I began cutting back on extra teaching opportunities, and started riding my bicycle again, for starters. I took a more active part in church life. My wife and I were dating again. I flew kites and threw Frisbees with my sons on the weekends. This was different, and it was good. Our financial situation was okay, but we still weren’t rich. And for one time in my life, I didn’t care. Money, I found, was reciprocal: we received what we gave, and often, we reaped more than we sowed, to use some biblical terminology. My new quest for balance and “smarter work” was paying off. My new and more flexible schedule now included a daily writing routine during the early morning hours, and soon, I had a thick volume of work. The MFA became not “one more degree,” but a natural outcropping from my own talents and interests, which my re-balanced life had shown me.

So now, as spring break draws nearer and the end of another school year will follow not long after, I feel another mile marker approaching. Change is coming in my professional life, and this time, my hope is that I’ll remember the lessons of my personal history. Work smarter, achieve balance, and don’t mistake more for different.

 

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poetry, Uncategorized

Hemingway’s Distance

 When the great author of The Old Man and the Sea was in Michigan, he wrote about Paris. Likewise, when he was in Paris, he wrote of Michigan. In speaking with other poets and writers, I have found there to be a common link among creative types: The farther (in every sense of that word) we are from our dearest subjects, the stronger our writing about it becomes.

For instance, when I return to my family homestead many miles south of here, I am not automatically inspired to compose lines about it. The spirit of the place is too strong, too close. Also, the peace I experience there is too great for the fevered activity of poetry composition. The old place’s effect is soporific on my muse, but once I’ve left and I’m on the road or even back at my current suburban home, then the poetic flood begins to rise. Images, sensations, memories, and the whole of the family farm experience (past or present) sets itself heavily on my writing mind.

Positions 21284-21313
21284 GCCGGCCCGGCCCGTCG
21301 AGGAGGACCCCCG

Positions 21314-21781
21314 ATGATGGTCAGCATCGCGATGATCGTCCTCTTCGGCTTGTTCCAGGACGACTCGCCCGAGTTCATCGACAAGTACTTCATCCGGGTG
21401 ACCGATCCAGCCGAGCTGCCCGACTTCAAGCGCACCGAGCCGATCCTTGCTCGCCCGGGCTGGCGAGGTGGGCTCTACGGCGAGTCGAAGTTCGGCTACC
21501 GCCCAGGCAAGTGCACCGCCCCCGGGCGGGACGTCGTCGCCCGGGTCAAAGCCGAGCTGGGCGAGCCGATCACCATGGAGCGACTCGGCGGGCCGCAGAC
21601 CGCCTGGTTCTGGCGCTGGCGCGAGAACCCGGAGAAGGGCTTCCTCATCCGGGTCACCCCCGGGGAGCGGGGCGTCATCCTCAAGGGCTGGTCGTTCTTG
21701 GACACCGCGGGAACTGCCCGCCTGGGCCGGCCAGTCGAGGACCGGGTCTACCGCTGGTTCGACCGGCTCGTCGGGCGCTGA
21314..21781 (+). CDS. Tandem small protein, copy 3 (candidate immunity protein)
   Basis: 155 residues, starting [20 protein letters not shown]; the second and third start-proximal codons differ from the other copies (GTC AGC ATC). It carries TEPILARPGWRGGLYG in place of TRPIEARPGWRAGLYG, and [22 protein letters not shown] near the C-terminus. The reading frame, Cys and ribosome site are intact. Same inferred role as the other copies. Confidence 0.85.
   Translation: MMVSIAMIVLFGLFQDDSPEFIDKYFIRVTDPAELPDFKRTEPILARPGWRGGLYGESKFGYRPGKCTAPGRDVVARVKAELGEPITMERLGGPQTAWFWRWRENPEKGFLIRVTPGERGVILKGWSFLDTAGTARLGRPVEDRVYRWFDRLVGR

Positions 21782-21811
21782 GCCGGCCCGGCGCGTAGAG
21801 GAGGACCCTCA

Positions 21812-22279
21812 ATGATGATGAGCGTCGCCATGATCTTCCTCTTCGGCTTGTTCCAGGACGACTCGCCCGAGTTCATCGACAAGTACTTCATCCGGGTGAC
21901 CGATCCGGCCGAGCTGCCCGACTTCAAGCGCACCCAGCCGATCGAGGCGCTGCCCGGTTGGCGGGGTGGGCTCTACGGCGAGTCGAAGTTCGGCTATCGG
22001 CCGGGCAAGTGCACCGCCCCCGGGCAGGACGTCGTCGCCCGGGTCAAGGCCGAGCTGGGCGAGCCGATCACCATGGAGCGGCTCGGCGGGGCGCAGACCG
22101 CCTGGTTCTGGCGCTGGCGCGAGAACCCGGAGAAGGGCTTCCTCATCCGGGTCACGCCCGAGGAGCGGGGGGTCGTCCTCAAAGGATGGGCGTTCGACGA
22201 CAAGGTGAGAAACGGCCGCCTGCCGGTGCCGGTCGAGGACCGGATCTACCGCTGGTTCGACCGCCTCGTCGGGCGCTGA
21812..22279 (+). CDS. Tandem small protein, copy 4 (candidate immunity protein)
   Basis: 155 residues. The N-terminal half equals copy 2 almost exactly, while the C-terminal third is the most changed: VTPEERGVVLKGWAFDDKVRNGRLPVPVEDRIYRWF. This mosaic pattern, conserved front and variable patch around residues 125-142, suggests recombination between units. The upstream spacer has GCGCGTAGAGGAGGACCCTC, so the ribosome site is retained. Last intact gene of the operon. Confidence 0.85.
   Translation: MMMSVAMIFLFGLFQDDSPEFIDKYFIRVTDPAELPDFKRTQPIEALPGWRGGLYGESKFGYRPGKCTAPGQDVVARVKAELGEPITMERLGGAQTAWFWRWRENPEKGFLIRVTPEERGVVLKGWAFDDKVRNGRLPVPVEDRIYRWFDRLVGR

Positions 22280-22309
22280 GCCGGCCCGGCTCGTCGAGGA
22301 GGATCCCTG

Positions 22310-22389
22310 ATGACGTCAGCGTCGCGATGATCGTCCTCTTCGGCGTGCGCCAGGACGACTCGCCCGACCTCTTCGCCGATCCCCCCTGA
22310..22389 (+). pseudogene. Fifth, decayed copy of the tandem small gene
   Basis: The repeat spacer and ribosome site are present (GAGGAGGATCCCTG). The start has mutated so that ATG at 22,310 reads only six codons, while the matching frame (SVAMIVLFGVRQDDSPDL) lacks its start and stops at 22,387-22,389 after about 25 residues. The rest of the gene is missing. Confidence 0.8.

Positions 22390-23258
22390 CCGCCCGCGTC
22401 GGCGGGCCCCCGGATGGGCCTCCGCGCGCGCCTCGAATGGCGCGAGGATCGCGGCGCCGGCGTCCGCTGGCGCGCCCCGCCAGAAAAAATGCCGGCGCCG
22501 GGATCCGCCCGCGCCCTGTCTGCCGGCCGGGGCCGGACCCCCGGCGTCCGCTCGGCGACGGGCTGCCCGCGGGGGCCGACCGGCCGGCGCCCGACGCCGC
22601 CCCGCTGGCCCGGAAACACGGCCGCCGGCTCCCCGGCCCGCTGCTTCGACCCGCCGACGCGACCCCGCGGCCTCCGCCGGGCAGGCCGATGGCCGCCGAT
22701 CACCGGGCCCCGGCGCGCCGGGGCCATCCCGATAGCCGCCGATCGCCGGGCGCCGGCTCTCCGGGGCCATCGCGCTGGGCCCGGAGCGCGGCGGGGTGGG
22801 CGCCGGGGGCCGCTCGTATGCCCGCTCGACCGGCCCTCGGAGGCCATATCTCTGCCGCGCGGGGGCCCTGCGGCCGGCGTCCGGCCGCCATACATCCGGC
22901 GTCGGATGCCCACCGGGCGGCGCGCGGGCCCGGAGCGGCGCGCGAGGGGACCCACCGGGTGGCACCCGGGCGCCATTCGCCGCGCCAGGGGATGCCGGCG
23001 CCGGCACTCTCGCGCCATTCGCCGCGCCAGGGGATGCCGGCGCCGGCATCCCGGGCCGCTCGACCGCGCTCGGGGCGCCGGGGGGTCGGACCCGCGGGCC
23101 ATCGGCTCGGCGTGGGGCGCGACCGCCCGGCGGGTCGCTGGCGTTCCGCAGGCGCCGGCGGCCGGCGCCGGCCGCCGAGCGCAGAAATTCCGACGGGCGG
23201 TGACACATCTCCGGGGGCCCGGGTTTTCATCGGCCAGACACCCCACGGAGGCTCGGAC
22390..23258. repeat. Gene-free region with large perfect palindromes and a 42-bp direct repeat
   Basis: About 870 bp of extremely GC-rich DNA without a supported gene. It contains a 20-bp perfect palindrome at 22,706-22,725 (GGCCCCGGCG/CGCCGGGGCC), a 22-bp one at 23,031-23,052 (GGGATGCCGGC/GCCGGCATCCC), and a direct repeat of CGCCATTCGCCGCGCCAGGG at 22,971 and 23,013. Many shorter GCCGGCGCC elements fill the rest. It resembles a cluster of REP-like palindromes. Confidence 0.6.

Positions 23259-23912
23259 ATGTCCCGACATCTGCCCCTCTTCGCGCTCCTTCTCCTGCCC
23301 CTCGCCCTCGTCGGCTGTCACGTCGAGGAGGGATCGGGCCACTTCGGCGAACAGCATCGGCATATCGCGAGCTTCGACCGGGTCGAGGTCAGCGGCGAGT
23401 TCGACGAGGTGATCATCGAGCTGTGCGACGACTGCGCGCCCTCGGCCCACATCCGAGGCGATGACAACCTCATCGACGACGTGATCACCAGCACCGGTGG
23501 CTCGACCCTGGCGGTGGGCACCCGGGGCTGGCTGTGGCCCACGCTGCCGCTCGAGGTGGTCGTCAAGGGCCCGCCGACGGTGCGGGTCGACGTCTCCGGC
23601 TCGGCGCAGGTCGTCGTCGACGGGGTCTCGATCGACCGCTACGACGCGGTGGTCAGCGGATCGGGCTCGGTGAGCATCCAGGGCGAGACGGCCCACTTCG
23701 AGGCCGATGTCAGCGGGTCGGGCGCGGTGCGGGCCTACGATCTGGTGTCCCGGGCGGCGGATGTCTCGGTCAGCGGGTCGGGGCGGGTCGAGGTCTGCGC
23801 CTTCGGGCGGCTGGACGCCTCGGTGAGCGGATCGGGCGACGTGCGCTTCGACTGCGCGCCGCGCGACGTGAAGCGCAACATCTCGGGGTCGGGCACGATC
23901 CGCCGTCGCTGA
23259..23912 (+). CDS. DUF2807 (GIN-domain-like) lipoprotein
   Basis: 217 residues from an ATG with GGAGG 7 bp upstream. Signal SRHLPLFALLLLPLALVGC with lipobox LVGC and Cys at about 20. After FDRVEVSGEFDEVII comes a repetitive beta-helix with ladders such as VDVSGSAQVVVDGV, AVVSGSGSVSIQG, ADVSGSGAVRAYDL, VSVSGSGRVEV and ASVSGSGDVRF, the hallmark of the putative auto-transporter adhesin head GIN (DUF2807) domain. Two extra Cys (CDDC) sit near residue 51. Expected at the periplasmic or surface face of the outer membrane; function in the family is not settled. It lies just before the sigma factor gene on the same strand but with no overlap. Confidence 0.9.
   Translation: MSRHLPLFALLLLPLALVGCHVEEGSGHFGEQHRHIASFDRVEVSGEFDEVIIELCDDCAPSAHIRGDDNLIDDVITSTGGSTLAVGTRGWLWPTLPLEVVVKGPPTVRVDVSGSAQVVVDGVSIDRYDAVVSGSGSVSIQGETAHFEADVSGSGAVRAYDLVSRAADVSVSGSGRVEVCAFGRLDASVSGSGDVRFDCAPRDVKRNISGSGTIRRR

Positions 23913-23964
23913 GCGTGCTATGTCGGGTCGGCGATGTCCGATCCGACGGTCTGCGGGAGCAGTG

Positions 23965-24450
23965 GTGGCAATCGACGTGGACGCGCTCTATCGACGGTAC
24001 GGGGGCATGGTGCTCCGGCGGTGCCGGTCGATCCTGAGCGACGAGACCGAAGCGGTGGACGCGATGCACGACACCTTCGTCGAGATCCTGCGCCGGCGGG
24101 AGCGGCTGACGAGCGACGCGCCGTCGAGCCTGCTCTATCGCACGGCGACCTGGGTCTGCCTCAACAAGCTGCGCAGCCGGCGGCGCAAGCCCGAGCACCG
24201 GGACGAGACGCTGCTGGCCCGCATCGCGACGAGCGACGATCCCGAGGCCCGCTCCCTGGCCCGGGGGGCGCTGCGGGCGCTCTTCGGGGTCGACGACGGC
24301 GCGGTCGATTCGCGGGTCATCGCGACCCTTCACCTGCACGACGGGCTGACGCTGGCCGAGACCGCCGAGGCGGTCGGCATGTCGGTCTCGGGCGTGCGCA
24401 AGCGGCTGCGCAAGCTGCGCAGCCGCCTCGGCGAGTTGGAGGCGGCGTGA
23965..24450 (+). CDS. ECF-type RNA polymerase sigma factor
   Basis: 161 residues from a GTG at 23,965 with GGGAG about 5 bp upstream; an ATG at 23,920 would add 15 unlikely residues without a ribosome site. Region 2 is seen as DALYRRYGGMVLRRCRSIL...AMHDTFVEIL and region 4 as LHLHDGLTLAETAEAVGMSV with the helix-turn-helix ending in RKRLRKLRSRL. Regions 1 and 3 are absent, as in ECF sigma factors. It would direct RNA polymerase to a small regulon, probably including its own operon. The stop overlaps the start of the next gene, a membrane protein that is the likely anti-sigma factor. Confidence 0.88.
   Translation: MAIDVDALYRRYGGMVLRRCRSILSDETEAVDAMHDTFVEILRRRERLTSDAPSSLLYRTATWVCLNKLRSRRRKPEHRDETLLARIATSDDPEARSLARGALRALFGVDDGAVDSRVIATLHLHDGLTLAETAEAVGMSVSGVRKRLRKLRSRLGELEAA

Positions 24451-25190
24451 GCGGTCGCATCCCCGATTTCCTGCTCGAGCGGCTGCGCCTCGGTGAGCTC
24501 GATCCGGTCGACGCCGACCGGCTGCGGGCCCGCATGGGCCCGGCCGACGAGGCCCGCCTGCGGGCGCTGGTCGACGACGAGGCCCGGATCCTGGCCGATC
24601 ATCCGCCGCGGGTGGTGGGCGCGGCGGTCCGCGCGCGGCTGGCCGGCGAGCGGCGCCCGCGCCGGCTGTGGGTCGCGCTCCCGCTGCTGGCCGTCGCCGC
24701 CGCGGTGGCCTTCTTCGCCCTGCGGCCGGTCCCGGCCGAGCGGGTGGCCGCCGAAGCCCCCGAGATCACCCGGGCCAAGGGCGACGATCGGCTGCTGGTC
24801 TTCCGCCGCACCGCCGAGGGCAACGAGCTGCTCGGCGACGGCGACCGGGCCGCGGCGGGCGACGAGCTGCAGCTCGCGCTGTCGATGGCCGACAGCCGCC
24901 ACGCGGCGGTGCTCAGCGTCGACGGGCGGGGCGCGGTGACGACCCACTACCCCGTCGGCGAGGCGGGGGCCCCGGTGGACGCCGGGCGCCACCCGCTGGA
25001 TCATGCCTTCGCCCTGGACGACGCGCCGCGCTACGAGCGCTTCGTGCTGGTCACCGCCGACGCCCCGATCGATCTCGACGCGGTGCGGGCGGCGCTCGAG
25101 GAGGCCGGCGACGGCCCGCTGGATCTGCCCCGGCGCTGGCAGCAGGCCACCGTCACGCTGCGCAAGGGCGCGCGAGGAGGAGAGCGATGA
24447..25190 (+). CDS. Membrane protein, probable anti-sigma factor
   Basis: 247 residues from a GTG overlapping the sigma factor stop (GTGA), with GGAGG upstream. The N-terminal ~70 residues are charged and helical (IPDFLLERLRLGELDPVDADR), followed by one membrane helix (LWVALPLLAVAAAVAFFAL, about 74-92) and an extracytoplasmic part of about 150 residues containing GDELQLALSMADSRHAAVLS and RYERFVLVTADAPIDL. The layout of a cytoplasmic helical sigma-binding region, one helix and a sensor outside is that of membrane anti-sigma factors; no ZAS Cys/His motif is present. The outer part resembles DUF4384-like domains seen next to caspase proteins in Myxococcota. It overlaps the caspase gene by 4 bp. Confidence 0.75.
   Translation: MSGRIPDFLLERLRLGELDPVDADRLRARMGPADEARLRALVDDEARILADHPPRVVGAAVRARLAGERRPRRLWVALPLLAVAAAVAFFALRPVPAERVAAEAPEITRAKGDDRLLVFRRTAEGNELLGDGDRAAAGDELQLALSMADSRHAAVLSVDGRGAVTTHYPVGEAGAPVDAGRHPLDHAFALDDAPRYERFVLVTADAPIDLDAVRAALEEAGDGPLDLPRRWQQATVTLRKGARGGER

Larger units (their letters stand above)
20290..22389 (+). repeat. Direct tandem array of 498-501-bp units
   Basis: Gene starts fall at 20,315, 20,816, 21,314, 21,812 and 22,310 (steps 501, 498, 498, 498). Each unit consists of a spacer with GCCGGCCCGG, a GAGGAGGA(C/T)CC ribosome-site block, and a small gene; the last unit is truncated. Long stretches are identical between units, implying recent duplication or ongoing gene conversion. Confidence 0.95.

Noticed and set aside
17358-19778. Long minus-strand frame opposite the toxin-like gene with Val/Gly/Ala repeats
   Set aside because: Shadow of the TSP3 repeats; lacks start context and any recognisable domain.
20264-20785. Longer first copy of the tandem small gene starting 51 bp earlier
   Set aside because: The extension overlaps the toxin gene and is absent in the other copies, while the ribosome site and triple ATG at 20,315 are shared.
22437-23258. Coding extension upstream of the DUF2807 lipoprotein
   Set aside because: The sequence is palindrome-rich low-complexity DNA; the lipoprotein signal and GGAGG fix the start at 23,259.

Time also serves as a literary “distance” filter: Consider Wordsworth’s famous lines above Tintern Abbey, written five years after the visit took place. By having hindsight, the truest and most poem-worthy elements of an experience can rise like sweet cream to the surface of our consciousness. The traumas and impressions of the present are intensified by having some chronological separation. Only the strongest details remain after delay. Sometimes this separation can be mere hours, other ideas may require years for processing. It all depends upon the severity and sincerity of the inspiration in question.

I am not advocating the idea that writers shouldn’t “strike while the iron is hot,” however. If one is overcome by the NEED to write at a moment, then by all means, don’t let that desire cool in apathy. The Beats would tell us that our first thoughts are our best thoughts, but the discerning voices before and after that generation would advise us to refine those first thoughts into something far more elegant.

The big picture is just this: If you want to create truly reflective writing, then some form of distance is necessary. It doesn’t always have to be as radical as Michigan to Paris, but stepping back from the subject is advisable for any creative endeavor. If you don’t believe me, just ask “Papa.”